Methamphetamine use and HIV, now compounded by the COVID-19 pandemic, “could create double jeopardy among men who have sex with men,” according to a recent editorial published in AIDS and Behavior by a public health scientist at the University of Miami Miller School of Medicine and a group of researchers from other universities.
Adam W. Carrico, PhD, produced the editorial in collaboration with researchers from the San Diego State University Department of Psychology, CUNY Graduate School of Public Health and Health Policy, the Northwestern University School of Medicine, and SUNY Downstate Health Sciences University.
Damage to the immune system by HIV, through a process called residual immune dysregulation, combined with immune system damage from methamphetamine use, increases the risk for COVID-19 among an already-vulnerable population, the researchers say.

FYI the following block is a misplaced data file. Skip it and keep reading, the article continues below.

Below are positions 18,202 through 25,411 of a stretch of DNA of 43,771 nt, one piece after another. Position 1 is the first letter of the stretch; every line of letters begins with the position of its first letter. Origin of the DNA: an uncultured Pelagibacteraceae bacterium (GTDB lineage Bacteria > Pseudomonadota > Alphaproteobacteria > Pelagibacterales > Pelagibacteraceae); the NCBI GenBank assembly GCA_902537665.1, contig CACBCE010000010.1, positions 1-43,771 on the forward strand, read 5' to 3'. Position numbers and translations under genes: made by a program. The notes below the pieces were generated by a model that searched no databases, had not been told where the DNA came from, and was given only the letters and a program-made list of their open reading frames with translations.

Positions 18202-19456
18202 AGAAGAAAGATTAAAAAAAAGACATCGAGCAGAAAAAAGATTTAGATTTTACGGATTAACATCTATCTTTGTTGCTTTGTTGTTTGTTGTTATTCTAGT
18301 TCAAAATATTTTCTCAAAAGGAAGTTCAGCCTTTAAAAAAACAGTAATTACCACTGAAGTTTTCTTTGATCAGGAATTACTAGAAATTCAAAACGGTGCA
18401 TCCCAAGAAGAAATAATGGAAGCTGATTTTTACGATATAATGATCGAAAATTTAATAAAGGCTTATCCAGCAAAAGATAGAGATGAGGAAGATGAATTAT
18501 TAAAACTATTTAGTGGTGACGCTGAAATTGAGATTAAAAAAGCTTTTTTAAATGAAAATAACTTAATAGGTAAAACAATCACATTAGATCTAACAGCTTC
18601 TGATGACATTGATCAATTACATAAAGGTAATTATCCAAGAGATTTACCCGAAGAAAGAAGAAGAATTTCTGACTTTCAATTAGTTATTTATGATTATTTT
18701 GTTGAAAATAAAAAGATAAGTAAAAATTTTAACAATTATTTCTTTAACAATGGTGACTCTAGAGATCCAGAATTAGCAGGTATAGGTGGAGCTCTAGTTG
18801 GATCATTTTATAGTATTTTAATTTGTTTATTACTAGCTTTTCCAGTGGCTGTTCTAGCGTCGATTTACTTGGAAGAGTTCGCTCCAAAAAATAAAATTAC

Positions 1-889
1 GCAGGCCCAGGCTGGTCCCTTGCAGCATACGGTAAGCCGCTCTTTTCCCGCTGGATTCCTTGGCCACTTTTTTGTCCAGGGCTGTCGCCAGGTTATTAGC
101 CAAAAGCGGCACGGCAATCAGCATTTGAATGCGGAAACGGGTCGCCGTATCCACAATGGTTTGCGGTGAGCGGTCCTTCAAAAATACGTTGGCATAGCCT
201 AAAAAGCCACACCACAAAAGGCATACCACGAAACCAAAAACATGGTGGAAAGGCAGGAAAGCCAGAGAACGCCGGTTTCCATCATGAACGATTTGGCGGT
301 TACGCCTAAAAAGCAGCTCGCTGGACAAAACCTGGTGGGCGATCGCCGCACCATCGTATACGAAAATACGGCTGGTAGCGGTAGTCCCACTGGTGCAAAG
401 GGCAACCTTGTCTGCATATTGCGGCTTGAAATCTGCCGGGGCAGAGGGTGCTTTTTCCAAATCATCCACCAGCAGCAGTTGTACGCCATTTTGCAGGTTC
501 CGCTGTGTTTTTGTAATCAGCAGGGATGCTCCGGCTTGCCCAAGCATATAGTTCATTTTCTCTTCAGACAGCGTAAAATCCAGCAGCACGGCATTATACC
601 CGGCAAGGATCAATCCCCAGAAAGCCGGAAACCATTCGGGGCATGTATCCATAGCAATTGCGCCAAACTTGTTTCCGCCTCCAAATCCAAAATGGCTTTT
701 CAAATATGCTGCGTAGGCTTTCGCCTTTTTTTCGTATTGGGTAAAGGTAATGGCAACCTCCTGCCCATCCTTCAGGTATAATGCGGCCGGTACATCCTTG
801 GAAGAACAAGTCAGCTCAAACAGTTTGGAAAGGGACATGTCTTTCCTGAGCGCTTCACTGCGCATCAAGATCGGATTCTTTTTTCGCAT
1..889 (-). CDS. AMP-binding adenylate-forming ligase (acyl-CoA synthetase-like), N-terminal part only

Other potential risks cited in the editorial:
- Methamphetamine users may struggle to adhere to social distancing guidelines. Men who seek out partners for substance use and sex could cause COVID-19 clusters.
- Those with HIV who use methamphetamine or other stimulants face greater challenges navigating the HIV care continuum.
- Stress and social isolation related to the pandemic can exacerbate psychiatric disorders, lead to increased substance use, and threaten the efficacy of substance use disorder treatment.
The authors recommend the use of telehealth platforms to provide support for individuals with mental health and/or substance use disorders and promote adherence to social distancing directives.